And now, AI is doing that, however how rather more info can some database maintain than the common human thoughts? And, it’s a complete lot extra. So, if it’s doing the identical factor, however with that rather more strong database, it looks as if, yeah, clearly, it’s going to do a greater job.

Bjorn Mercer: I’ve been watching some documentaries about AI and warfare the place the one factor that at present I feel is a rule the place the set off remains to be pulled by human, however ultimately, the set off might be pulled by AI. And, with healthcare or various things like that, AI will accumulate the info, make the suggestions, and in all probability many of the occasions it’ll be right, however the human nonetheless has to substantiate it.

James Lendvay: Something you mentioned actually struck me about utilizing diagnoses right here and for no matter motive, it simply popped into my head from watching the outdated Star Trek. They had these tricorders, and so, Dr. McCoy would simply wave this factor in entrance of your physique and inform you precisely what your downside was, and right here’s the drugs to take, and it was only a miraculous factor. And that was type of like a precursor, at the very least by way of the ideology of how that might work.

But then I began pondering, nicely, if that offers you a extremely good, professional opinion, and typically individuals are going to go, nicely, I nonetheless need a human’s opinion on this, regardless that I get it, okay …as a result of individuals second guess authorities on a regular basis. Well, individuals second-guess AI as an authority and say, nicely, I’d actually prefer to get some human eyes on this, or can I get a second AI opinion? I don’t know if that sort of factor would occur, however there’s additionally going to at all times be that belief stage by way of how this stuff are utilized. That’ll be fascinating to see how that performs out as nicely.

Bjorn Mercer: I might think about a time the place you do get a second AI opinion as a result of as you need a second physician’s opinion, there might be giant databases that in all probability don’t share with one another. Honestly, whenever you come to … Just pondering of medication. When we have been speaking about Turnitin and training, Turnitin is an organization that they don’t share with different corporations, so Turnitin and Grammarly are completely different, and so these two databases don’t speak to one another, so you will get completely different opinions versus what’s accessible on the net. It’s fascinating, there’s a lot that might occur, and there’s simply so many corporations which are all combating for it, which I feel is an efficient factor. I’m an ardent capitalist, there must be competitors. Now, I’m additionally a realist within the sense that there must be wholesome, logical regulation that, hopefully, protects individuals and places individuals earlier than revenue, however nicely, that doesn’t at all times occur.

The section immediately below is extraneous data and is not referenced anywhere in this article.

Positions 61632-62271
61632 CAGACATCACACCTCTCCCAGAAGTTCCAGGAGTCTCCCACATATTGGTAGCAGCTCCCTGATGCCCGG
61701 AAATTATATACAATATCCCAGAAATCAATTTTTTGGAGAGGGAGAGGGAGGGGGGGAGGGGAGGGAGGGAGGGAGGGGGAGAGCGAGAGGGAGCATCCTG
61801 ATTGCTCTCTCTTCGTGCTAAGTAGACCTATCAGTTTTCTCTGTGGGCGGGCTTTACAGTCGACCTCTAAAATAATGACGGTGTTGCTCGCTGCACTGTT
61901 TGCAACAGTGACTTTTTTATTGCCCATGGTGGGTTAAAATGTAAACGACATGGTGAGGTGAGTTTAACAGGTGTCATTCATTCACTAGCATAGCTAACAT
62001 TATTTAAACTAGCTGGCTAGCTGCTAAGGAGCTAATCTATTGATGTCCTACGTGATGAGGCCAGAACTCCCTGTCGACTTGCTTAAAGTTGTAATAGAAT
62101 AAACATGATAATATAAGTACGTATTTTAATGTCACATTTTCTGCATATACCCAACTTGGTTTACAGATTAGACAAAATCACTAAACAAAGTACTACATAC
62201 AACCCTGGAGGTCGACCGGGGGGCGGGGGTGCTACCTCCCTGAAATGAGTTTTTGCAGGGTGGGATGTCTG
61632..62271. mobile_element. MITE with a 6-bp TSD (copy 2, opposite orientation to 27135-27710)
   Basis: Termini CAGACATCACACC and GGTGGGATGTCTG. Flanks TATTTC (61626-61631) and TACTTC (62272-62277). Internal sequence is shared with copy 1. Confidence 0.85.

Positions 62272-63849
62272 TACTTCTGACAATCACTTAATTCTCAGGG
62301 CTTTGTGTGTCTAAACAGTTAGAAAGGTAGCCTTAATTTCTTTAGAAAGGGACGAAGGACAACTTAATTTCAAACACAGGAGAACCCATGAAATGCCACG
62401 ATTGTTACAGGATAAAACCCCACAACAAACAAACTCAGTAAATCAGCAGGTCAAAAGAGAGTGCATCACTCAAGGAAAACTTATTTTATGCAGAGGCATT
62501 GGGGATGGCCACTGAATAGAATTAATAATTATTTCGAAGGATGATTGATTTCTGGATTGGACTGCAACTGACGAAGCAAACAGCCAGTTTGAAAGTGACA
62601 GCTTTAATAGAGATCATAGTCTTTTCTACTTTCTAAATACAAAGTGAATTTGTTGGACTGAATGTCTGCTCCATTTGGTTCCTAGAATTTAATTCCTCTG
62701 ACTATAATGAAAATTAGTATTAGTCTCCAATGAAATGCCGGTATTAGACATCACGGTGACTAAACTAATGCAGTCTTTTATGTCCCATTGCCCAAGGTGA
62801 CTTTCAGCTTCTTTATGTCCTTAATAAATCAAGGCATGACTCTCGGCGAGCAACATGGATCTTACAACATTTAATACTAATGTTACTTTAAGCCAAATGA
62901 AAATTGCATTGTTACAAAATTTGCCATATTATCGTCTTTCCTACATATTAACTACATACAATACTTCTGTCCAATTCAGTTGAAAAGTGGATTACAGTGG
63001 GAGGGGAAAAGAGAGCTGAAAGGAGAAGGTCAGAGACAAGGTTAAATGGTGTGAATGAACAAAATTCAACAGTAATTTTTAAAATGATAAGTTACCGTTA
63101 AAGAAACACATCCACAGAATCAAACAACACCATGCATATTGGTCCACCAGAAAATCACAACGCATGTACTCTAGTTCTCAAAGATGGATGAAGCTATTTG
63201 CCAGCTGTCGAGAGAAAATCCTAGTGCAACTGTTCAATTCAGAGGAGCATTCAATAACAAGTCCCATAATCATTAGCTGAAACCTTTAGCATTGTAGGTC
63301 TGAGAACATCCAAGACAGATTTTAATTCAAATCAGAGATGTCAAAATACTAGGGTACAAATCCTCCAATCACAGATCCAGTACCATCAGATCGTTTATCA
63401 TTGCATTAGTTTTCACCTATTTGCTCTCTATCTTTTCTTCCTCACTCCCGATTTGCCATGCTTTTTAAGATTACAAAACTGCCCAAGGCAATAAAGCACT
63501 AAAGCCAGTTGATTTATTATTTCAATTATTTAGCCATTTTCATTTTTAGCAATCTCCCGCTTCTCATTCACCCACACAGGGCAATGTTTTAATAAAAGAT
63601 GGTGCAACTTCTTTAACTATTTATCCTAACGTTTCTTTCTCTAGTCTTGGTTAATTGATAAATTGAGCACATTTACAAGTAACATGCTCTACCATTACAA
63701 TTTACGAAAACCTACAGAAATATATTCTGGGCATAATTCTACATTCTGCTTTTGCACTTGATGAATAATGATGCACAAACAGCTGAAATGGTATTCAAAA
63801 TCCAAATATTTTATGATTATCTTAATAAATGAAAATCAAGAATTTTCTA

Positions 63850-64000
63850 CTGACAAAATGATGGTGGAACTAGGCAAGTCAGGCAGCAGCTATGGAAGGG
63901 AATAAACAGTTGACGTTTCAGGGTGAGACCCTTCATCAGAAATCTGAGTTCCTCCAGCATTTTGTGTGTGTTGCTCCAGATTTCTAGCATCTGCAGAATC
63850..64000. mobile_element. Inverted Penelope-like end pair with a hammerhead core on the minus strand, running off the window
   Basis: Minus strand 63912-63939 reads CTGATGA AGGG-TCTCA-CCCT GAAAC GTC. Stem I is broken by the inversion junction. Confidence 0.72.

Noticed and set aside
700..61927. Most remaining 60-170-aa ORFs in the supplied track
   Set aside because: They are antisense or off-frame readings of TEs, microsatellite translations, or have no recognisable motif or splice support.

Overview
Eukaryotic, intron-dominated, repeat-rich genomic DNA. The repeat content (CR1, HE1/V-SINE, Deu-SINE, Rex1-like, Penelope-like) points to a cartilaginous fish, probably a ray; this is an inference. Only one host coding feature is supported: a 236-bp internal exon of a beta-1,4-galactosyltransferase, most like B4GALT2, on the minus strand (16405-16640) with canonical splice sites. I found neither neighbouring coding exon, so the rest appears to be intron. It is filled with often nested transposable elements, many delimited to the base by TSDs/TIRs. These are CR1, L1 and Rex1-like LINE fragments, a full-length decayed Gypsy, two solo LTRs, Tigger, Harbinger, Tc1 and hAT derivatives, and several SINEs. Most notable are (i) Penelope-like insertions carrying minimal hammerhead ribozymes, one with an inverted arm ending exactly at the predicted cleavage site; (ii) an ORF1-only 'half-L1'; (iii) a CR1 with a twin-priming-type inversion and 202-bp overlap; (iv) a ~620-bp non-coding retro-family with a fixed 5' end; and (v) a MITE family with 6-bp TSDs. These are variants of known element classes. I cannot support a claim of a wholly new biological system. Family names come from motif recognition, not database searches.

James Lendvay: No, it doesn’t. Sometimes, additionally, individuals have actually good intentions, and whenever you’re coping with one thing like this, these applied sciences which you could’t predict, it’s very attainable that any person will say, “Look, I want to change the world for the better.” As an instance, maybe, Elon Musk needs to start out up this TruthGPT factor. It’s going to present us all and solely the reality in regards to the world. Okay. I’m certain he has, I imply, some good intentions there. What that’s going to appear to be or unleash? Who is aware of?

Bjorn Mercer: We’ve talked in regards to the reality earlier than. What is the reality, and from what perspective? And historical past just isn’t so clear within the sense that an occasion happens and absolutely the information are recorded, unbiased. When occasions happen, information are recorded, however you don’t know who information these information, and so, many points of every thing on this world are open to an interpretation. I imply, I might say that that simply from its premise is idealistic, which is great, however can also be flawed as a result of then the reality is the way you program it.